Album: How We Saw Tomorrow
The future starts slow. In the early American century it was envisioned as an ordered place made pleasant through conventional family roles and material possessions. Nowadays, staying the same is the new getting ahead. We live in a place where digital media operates just outside the realm of time, and the future only promises advances in technology we do not yet know we want. How We Saw Tomorrow (41'41") is the very interesting title of a CD by Sonogram, Todd Gautreau's more downtempo music project. The nine tracks each dwell briefly in a different time zone. It is difficult to imagine anyone dancing conventionally to this music. While the more kinetic category of pieces qualify as Electronic "Listening" Music, they were designed to energize the mind more than the body. One composition will include repeated boozy bass guitar plucks underlying vaporous cyber samples and breathy played tones. In another programmed percussion adds some force, propelling the piece along its gentle musical arc. Alternate works incorporate reverberant piano notes, electro-organ leads and Mellotron melodies above lazy snare drum runs and deep synth bumps - attaining a mild forward motion. The dreamy Ambient tracks energize in a different way. With their graceful stillness and faux-primitive sonics these realizations achieve probing psychological effects yet are resilient to conclusions. This music has always been instilled with a sci-fi ideal of tomorrow. Each succession of musicians rebuilds the genre by giving it a new history-erasing identity as a genre of the future - floating on air and reaching for the sky. How We Saw Tomorrow affirms Gautreau as one of the light musical brights of his generation. Possessing a keen sensitivity towards the complex weavings of feelings and moods capable of this most open of styles - with him out front we may feel confident that the future's mind will not go blank were the plug to be pulled.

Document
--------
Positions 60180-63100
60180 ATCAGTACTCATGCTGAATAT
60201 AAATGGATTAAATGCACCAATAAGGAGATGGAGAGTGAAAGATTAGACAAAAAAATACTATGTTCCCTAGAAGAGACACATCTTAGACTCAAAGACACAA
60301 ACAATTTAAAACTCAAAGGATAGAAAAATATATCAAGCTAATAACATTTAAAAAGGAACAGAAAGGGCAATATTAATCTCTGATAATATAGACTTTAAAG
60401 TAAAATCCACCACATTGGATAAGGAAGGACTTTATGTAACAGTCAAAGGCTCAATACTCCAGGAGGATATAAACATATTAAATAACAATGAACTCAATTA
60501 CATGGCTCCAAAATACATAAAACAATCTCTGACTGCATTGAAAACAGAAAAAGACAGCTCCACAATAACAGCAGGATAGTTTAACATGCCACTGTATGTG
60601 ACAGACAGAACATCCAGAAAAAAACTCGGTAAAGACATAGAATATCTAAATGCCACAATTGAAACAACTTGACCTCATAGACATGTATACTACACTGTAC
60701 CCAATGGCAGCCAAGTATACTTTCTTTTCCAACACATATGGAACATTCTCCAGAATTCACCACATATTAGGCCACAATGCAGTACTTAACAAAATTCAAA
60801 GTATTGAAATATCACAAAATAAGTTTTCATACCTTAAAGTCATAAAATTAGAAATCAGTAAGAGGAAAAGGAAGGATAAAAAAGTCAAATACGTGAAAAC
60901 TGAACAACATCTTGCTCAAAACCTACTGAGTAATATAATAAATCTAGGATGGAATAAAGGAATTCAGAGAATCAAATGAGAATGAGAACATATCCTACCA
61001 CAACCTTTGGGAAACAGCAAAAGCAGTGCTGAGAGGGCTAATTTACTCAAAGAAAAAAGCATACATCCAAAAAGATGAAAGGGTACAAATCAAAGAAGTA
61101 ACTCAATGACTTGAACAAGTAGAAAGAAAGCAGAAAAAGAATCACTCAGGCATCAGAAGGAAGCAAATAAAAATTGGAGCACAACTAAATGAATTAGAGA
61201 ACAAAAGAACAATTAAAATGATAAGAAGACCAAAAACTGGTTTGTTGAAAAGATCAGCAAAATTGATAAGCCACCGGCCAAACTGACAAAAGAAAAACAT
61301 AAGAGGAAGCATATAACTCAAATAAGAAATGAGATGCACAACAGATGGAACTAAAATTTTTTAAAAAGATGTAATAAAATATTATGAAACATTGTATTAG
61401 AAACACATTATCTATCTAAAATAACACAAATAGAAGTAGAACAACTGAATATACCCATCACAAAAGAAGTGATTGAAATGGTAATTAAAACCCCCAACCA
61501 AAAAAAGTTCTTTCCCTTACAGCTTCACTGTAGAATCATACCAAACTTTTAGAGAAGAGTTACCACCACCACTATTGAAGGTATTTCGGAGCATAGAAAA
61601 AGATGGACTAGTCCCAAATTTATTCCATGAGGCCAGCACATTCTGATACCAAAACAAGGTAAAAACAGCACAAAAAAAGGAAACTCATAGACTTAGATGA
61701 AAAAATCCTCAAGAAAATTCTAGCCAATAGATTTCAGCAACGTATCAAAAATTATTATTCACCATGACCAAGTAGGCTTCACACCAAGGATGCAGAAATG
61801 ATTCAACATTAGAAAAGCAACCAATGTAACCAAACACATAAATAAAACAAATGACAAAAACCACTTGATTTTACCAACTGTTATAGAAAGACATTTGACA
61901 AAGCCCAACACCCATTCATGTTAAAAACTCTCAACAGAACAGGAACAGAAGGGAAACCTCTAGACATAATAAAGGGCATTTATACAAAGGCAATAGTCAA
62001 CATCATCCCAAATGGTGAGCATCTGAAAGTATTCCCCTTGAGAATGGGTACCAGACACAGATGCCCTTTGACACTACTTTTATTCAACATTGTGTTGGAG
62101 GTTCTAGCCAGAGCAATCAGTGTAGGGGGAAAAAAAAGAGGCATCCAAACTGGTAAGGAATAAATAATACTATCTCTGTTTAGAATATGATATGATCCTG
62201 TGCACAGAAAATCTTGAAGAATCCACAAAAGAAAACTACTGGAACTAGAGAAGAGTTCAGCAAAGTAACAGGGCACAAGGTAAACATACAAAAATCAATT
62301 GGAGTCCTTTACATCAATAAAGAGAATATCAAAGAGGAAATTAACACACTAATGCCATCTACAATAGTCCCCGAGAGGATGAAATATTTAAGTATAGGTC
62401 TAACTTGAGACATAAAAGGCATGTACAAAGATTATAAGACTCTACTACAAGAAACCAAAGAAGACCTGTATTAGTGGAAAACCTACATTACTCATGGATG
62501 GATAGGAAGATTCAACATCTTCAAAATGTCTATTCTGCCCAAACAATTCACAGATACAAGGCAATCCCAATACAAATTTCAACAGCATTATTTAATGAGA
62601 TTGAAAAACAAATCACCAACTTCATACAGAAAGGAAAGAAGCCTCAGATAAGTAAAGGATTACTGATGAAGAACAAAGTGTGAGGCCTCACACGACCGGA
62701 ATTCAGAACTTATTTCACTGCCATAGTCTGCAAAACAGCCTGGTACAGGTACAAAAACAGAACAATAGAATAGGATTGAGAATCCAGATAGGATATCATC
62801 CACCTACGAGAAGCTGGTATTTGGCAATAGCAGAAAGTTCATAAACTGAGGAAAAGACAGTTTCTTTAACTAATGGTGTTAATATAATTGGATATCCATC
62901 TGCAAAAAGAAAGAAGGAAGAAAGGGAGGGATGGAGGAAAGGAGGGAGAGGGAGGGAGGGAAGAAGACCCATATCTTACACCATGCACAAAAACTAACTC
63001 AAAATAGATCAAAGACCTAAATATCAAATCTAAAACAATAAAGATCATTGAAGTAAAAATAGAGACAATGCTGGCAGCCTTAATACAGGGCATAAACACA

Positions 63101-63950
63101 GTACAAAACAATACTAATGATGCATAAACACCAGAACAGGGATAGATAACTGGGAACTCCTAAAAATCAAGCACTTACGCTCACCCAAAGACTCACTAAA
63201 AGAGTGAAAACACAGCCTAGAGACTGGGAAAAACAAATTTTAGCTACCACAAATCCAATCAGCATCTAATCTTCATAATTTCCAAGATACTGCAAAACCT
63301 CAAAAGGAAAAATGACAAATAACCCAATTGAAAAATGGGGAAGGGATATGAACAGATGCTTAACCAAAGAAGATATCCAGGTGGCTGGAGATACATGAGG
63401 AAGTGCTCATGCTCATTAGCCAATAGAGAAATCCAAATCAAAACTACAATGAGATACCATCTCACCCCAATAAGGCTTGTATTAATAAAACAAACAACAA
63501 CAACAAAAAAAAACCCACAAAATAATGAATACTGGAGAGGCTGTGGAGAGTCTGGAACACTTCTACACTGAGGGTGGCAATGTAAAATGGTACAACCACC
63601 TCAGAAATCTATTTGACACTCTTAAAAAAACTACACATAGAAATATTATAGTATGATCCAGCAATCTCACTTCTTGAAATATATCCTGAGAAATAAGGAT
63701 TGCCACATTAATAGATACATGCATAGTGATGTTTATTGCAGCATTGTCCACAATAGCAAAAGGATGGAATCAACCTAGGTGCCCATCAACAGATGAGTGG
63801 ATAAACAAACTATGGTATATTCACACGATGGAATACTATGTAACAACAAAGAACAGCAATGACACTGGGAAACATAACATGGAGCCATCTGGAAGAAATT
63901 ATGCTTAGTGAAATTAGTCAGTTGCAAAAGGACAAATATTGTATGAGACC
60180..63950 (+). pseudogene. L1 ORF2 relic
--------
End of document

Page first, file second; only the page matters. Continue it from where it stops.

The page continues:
- Chuck van Zyl/STAR'S END 11 April 2013
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